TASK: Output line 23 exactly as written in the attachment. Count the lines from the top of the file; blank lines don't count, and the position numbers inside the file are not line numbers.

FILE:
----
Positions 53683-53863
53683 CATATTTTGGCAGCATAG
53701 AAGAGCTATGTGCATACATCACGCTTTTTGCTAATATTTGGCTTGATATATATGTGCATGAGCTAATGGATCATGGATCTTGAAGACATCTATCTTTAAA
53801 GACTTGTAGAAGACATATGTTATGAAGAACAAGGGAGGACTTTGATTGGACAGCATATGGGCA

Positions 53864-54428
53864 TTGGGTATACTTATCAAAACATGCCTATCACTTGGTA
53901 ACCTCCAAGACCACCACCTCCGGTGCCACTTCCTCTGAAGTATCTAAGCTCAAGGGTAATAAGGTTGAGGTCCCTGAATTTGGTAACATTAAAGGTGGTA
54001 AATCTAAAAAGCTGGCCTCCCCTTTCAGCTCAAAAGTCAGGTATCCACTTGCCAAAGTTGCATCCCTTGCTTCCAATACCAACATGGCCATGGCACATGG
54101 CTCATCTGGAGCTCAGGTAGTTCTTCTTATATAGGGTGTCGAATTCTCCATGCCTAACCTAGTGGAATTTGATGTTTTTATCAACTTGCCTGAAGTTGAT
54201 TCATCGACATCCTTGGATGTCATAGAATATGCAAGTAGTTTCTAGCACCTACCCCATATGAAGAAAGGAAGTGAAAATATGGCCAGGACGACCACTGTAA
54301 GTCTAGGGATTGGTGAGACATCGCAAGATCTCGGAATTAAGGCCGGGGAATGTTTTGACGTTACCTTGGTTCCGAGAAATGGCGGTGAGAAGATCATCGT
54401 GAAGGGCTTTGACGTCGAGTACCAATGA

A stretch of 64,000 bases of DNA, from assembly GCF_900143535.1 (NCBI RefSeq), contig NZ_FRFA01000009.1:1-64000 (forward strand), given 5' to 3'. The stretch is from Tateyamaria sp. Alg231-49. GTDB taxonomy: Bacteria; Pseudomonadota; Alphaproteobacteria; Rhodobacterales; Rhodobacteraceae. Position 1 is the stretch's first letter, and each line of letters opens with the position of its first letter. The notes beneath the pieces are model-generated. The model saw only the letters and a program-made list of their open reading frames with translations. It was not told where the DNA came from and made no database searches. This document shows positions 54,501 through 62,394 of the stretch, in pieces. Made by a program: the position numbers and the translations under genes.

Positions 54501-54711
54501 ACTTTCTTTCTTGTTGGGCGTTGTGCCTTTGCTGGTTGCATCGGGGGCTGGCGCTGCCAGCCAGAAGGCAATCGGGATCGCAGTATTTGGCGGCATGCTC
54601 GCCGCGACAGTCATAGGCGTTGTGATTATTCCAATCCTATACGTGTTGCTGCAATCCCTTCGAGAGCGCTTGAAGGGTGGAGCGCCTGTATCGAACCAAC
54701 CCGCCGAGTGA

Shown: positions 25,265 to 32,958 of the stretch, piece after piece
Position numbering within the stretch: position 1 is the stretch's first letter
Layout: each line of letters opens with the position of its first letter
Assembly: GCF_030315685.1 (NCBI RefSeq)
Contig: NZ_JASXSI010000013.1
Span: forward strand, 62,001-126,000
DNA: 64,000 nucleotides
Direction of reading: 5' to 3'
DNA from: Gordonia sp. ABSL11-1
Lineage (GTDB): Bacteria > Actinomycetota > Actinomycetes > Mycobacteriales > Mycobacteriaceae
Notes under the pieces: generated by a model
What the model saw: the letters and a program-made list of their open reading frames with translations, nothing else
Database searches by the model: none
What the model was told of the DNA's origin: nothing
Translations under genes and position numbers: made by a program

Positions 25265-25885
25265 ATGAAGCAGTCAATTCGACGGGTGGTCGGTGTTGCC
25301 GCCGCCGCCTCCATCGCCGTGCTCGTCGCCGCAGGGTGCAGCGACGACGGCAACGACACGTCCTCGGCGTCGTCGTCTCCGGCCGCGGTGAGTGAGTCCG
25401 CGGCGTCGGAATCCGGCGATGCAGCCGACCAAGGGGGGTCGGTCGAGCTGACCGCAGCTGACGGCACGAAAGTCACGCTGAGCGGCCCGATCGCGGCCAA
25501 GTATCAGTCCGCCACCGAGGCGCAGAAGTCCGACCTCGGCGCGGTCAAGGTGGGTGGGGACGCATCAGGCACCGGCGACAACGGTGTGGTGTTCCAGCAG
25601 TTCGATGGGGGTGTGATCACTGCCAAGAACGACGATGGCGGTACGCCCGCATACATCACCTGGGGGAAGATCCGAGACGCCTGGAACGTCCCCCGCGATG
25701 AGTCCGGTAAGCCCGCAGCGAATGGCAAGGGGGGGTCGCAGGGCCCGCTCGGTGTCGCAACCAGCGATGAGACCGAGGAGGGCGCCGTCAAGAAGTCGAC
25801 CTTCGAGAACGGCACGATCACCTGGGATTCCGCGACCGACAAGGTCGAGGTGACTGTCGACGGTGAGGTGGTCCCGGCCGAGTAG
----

Span: forward strand, 62,001-126,000